It’s senseless to try to trace back in history and its events to determine how one develops this illness of not feeling “good enough.” I couldn’t even begin to tell you the answer in my own case; and I certainly doubt my life’s history would be of much interest to most. But it matters not, as none of this is relevant to what is “now.” The fact of the matter is that every single one of us has felt, at one time or another, that heavy-weight-bearing mentality rear its ugly head, trying to crush that fighting spirit; whether it be during that a particularly difficult workout, that PR you’ve been trying to achieve for months/years; or whether you feel you deserve to seek out that job promotion, or fit into a certain social situation.

Further, what I intend to share with you here is a testament to what the community, itself, and the sheer mental challenge is, of that which is Invictus. At times, I truthfully find myself caught off-guard with an overpowering sense of gratitude in the midst of it all. Never before had I encountered, with such consistency, situations in which such seemingly unconquerable challenges could somehow become gradually more and more attainable (quite certainly not dismissing the hard work that goes into achieving that result!). And nor could I imagine another opportunity where such a diverse group of individuals can come together and work on individual goals under the umbrella of some higher shared goal. With each success, the person working next to you is cheering you on; with each failure, that person and another are cheering you on even harder! We’re not all that different in the gym; and believe it or not, we’re not all that different outside of the gym. And sometimes it takes the maximum level of the often uncomfortable feeling of 100% effort to truly realize it.

The point that I hope to convey is that the journey does not end in the gym, folks. This is much, much bigger. If we can overcome that with which we’ve been chipping away on our mental selves at the gym on a daily basis, who is to say we can’t likewise chip away at other aspects of our lives with that same mental strength and fortitude? And yes, in an ideal world, one should never have to be told they’re good enough. But the unfortunate truth is that, more often than not, there are those who either have never listened when being told such before, or, quite frankly, have never felt they were given the right to consider such a concept at all.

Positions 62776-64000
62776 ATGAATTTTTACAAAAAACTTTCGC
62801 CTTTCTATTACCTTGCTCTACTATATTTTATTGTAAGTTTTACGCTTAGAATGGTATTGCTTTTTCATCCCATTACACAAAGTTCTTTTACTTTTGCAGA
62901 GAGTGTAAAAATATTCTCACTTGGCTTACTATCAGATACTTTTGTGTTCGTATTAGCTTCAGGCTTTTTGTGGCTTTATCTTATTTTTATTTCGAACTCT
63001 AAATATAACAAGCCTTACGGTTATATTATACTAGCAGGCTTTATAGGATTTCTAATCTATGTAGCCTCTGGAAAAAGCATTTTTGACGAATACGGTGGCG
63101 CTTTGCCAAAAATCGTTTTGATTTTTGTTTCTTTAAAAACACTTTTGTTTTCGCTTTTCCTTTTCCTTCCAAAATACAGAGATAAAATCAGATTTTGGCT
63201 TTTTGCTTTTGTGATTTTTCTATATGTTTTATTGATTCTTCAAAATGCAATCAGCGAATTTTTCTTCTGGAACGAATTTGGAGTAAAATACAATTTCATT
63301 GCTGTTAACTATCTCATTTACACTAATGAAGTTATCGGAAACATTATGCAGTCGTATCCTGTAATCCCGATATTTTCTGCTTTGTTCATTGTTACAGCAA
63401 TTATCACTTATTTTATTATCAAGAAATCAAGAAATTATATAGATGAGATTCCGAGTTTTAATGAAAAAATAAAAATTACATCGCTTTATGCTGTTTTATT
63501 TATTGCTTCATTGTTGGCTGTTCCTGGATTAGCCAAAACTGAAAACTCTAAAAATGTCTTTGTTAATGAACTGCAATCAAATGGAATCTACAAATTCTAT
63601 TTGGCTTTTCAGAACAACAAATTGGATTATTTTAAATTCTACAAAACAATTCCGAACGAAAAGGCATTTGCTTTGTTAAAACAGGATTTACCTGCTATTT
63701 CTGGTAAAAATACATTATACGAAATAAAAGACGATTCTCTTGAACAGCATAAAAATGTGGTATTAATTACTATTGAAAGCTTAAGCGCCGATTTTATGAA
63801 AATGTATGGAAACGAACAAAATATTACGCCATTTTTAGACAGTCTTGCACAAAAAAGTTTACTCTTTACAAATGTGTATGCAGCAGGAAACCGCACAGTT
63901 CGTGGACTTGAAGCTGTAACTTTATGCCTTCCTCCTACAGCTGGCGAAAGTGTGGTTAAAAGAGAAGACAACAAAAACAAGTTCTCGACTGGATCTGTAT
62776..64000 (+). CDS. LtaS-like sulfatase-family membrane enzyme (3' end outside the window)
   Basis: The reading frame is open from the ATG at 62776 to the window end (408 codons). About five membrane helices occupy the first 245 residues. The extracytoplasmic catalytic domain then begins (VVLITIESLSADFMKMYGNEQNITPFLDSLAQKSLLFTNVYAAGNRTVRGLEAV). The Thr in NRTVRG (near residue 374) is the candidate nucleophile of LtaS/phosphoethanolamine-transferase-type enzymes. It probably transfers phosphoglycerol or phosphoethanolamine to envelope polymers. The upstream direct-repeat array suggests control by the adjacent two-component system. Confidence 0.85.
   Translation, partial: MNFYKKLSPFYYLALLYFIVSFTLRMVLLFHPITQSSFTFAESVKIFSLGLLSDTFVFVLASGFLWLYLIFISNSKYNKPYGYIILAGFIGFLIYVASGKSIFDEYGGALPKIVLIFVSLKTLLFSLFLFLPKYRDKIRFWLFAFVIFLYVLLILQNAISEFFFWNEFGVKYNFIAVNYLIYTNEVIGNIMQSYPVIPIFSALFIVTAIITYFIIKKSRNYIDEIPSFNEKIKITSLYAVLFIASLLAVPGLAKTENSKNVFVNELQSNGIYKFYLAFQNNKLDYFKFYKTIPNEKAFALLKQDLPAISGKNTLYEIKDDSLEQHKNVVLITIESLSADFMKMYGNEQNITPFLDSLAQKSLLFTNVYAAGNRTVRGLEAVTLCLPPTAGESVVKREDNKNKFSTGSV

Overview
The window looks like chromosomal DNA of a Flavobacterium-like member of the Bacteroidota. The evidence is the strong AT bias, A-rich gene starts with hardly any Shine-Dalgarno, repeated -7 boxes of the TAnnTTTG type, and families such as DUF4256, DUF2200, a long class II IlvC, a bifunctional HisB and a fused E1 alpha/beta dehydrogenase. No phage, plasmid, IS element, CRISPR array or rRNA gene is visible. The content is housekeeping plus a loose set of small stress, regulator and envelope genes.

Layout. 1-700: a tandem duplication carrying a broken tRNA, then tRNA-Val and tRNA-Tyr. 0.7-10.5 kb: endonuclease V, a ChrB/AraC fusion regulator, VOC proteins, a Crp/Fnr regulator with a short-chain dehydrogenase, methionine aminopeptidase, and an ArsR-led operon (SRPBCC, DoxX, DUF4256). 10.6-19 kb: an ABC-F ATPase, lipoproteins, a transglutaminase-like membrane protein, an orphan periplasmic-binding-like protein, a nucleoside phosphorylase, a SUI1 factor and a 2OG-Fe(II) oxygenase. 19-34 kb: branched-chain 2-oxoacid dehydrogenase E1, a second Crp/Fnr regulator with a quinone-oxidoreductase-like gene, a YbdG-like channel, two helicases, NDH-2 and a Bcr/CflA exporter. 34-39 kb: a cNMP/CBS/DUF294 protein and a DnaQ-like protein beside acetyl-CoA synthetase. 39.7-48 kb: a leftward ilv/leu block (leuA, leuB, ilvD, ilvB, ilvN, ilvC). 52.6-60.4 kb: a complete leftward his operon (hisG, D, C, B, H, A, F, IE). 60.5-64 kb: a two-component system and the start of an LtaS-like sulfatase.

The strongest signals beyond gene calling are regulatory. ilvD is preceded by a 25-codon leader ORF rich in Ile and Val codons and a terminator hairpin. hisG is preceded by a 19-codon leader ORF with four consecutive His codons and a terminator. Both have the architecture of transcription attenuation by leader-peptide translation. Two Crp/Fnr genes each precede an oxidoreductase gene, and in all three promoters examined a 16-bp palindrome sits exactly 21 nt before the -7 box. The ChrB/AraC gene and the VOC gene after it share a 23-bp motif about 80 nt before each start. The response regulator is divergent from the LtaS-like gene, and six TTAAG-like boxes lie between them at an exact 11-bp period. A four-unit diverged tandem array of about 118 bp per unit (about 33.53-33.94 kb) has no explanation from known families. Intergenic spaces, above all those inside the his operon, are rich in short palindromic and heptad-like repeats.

Do yourself a favor this year, and approach each situation with a new face. Who cares what you’ve been secretly telling yourself. Maybe you ARE good enough. Chances are, you probably are. As a personal reminder to my own self, I’ve plugged such a saying onto my work calendar, to remind myself every day, mid-morning, that I am, indeed, “good enough.” The situation varies every day at that same time, but whatever qualms I may have, or dilemmas I may be facing in that very moment, the reminder challenges me to redirect my perspective. Like anything else, it’s a work in progress. But it certainly doesn’t hurt to hear it once a day – even if it’s through the ol’ Outlook! That little boost might be all you need in that moment. Also, keep your achievements fresh – yes, no matter how small or large (an achievement is NEVER small). Keep it forefront in mind when you start to doubt yourself. Sometimes that very tangible/physical parallel is just enough to strike a heavy chord in overall theme of life.

You’re good enough.

*Note from Ginger: A special thank you to our coaches, who probably believe in us more than we ever think we believe in ourselves. Whether it be holding us accountable for stated goals, pushing us past the limits of said goals, or even taping up unfortunate box-jump injuries; you’re setting us up to be better than what we think we are – because, as it turns out, we’re probably frequently ‘better’ than what we might ever have ever realized we are. Thank you, Invictus, for fostering a place for us to test out our true selves.